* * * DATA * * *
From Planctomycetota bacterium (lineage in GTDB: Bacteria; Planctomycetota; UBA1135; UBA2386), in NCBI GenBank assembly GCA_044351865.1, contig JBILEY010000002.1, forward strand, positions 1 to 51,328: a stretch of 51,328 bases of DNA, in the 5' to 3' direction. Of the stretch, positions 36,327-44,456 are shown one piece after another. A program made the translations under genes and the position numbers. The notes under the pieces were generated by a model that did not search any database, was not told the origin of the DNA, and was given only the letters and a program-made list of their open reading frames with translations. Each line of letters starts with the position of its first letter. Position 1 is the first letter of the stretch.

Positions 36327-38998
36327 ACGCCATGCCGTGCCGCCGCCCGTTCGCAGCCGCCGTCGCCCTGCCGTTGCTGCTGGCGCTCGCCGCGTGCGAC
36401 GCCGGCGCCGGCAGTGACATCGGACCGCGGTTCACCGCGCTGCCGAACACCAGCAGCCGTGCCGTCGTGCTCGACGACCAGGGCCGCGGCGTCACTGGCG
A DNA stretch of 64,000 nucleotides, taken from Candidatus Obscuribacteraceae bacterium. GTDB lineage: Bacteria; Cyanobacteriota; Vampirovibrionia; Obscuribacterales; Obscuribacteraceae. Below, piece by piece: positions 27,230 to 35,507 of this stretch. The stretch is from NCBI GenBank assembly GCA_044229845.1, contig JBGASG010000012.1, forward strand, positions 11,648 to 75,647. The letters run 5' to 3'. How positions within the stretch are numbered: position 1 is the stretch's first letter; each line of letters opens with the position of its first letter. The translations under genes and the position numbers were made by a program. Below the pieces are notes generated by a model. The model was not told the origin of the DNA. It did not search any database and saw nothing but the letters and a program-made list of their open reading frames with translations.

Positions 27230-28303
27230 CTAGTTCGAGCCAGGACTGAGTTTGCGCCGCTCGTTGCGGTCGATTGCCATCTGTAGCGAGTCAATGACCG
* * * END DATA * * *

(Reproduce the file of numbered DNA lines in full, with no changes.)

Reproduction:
From Planctomycetota bacterium (lineage in GTDB: Bacteria; Planctomycetota; UBA1135; UBA2386), in NCBI GenBank assembly GCA_044351865.1, contig JBILEY010000002.1, forward strand, positions 1 to 51,328: a stretch of 51,328 bases of DNA, in the 5' to 3' direction. Of the stretch, positions 36,327-44,456 are shown one piece after another. A program made the translations under genes and the position numbers. The notes under the pieces were generated by a model that did not search any database, was not told the origin of the DNA, and was given only the letters and a program-made list of their open reading frames with translations. Each line of letters starts with the position of its first letter. Position 1 is the first letter of the stretch.

Positions 36327-38998
36327 ACGCCATGCCGTGCCGCCGCCCGTTCGCAGCCGCCGTCGCCCTGCCGTTGCTGCTGGCGCTCGCCGCGTGCGAC
36401 GCCGGCGCCGGCAGTGACATCGGACCGCGGTTCACCGCGCTGCCGAACACCAGCAGCCGTGCCGTCGTGCTCGACGACCAGGGCCGCGGCGTCACTGGCG
A DNA stretch of 64,000 nucleotides, taken from Candidatus Obscuribacteraceae bacterium. GTDB lineage: Bacteria; Cyanobacteriota; Vampirovibrionia; Obscuribacterales; Obscuribacteraceae. Below, piece by piece: positions 27,230 to 35,507 of this stretch. The stretch is from NCBI GenBank assembly GCA_044229845.1, contig JBGASG010000012.1, forward strand, positions 11,648 to 75,647. The letters run 5' to 3'. How positions within the stretch are numbered: position 1 is the stretch's first letter; each line of letters opens with the position of its first letter. The translations under genes and the position numbers were made by a program. Below the pieces are notes generated by a model. The model was not told the origin of the DNA. It did not search any database and saw nothing but the letters and a program-made list of their open reading frames with translations.

Positions 27230-28303
27230 CTAGTTCGAGCCAGGACTGAGTTTGCGCCGCTCGTTGCGGTCGATTGCCATCTGTAGCGAGTCAATGACCG